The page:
Wednesday, April 29, 2009

More than just google

In response to the Consumer Watch article: "U.S. Senate Records Reveal Google Inc. Lobbying Campaign On Personal Medical Records Law Despite Internet Giant's Denials"

This story is of interest because the public has no idea which corporations lobbied against their privacy rights in the stimulus bill or how much was spent overall to try to eliminate health privacy.

The focus on Google alone is misleading and actually distracts from the real work of informing the public about the major health-related industries that have long opposed Americans' privacy rights. The real question is which other industry giants that are not household names lobbied against privacy?

The total lobbying money spent by the massive secret health data mining industry, insurers, hospitals, and big Pharma to oppose Americans' rights to privacy far exceeds Google's lobbying expenses.

If we don’t know who all the culprits are, we can't stop them and restore privacy.

The most dangerous enemies of privacy are the ones we don’t know about.

Thursday, April 2, 2009

Is not just celebs who need strong security and privacy for PHI

'Smart' EHR software designed for security, privacy, and compliance with the law and ethics, would allow only those who have your informed consent to access your records. Staff and employees who carry out the orders of your attending physician could access your records under the informed consent you give your physician, by electronically affirming they are part of your treatment team. Instead of primitive, legacy EHR systems that allow 10,000 hospital staffers or employees access to your records, in a 'smart' EHR system only the 100 or so directly involved in your treatment could get into your PHI, preventing 9,900 snoopers' eyes from seeing anything.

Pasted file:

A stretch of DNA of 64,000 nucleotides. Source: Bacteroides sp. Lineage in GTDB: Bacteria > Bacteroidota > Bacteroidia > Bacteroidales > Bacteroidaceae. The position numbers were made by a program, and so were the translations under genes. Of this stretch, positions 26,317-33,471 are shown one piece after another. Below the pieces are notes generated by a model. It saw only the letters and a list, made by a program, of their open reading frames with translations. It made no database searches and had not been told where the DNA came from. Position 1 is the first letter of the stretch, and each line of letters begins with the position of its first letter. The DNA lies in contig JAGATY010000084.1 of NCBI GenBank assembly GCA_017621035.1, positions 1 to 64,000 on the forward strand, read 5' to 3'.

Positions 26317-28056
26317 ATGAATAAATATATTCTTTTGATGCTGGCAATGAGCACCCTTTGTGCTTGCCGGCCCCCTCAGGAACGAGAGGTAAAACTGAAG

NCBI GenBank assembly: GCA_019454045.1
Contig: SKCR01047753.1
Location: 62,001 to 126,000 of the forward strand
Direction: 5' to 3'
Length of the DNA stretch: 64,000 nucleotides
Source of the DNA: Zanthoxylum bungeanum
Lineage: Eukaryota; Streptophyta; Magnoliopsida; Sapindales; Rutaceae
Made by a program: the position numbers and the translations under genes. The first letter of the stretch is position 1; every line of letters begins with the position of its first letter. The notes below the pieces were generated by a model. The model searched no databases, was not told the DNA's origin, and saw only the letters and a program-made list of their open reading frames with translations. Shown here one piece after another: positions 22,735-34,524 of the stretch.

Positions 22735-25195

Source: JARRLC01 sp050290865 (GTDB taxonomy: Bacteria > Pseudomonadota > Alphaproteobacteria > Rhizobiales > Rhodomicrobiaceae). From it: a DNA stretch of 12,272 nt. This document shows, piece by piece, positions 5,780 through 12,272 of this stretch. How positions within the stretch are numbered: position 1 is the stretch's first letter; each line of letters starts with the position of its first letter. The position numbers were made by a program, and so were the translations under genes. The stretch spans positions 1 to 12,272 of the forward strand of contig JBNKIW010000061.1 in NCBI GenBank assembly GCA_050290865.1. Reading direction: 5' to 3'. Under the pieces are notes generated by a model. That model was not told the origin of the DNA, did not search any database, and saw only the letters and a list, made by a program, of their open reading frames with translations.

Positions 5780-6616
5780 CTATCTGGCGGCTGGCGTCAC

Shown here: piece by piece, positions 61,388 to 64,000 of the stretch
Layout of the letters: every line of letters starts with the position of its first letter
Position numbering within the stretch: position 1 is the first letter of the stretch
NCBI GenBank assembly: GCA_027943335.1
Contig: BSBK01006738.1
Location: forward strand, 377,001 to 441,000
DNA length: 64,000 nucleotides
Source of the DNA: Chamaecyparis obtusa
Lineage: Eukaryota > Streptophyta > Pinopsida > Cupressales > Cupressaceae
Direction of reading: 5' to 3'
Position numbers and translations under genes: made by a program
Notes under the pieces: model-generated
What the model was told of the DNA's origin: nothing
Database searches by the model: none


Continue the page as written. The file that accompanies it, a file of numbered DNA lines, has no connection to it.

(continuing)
Is not just celebs who need strong security and privacy for PHI--what about women whose abusers work for hospitals? What about all the minor local celebs? Do you want your nosy neighbor who is a clerk to be able to read your records?

Stepping up employee snooping via retroactive audits is EXTREMELY expensive (major hospitals have to have large technical staffs to be able to audits millions of accesses looking for those that should not have occurred). 'Smart' consent technologies exist. Retroactive audits for improper access are like looking for needles in a haystack UNLESS you are Nadya Suleman or some other celebrity whose EHR is being actively watched. Why not keep the horses from getting out of the barn in the first place?

Refer to COMPUTERWORLD story: "Kaiser fires 15 workers for snooping in octuplet mom's medical records".